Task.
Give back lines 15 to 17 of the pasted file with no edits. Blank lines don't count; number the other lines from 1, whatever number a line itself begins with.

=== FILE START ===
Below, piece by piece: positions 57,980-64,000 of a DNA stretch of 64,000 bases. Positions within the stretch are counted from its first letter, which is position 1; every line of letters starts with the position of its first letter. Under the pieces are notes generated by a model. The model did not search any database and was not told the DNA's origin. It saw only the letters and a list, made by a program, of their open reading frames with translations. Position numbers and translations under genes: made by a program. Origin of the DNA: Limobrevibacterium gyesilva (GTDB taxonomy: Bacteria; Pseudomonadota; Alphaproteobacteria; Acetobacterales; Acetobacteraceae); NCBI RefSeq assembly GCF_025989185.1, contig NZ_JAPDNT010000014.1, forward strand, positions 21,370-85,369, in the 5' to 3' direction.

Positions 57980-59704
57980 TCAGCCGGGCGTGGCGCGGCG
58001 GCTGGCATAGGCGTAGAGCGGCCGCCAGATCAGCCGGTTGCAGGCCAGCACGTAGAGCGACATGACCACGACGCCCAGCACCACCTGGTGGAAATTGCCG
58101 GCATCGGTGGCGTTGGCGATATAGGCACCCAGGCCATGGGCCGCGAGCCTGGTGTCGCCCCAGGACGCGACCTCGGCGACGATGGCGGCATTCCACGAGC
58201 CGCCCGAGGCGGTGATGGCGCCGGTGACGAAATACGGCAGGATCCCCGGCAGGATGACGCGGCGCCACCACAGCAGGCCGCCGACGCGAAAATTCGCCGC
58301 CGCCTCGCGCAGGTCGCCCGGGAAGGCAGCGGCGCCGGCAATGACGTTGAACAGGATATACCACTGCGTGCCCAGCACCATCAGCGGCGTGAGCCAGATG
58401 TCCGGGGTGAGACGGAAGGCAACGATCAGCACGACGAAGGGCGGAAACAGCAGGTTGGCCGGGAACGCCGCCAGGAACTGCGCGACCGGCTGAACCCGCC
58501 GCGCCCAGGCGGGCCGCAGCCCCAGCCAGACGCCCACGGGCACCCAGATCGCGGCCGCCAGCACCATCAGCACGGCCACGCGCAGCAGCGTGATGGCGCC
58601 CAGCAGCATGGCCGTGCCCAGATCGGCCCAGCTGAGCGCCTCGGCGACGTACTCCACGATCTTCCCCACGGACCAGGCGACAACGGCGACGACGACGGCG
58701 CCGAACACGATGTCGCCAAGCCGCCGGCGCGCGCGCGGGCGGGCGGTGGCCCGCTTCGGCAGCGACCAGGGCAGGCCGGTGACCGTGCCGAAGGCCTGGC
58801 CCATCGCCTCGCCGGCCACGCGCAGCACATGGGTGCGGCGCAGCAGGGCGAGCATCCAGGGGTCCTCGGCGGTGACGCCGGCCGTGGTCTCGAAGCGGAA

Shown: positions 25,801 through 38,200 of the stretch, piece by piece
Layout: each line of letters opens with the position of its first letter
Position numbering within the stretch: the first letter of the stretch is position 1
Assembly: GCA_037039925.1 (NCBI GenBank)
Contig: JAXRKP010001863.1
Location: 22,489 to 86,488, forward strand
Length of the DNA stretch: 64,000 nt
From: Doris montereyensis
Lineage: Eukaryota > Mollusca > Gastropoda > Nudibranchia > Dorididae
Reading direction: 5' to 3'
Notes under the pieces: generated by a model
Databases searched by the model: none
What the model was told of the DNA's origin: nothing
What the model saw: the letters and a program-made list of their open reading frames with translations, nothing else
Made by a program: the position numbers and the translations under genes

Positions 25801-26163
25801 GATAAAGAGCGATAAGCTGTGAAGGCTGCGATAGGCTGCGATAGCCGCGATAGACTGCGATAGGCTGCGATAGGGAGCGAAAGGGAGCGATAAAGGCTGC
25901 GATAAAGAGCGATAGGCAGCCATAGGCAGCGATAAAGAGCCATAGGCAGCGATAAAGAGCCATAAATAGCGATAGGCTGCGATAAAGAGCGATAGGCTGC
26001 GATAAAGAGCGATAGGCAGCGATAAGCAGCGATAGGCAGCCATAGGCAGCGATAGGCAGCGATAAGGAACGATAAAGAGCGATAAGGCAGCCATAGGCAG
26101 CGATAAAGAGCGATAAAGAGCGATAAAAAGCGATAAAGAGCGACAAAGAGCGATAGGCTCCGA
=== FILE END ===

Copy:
Position numbering within the stretch: the first letter of the stretch is position 1
Assembly: GCA_037039925.1 (NCBI GenBank)
Contig: JAXRKP010001863.1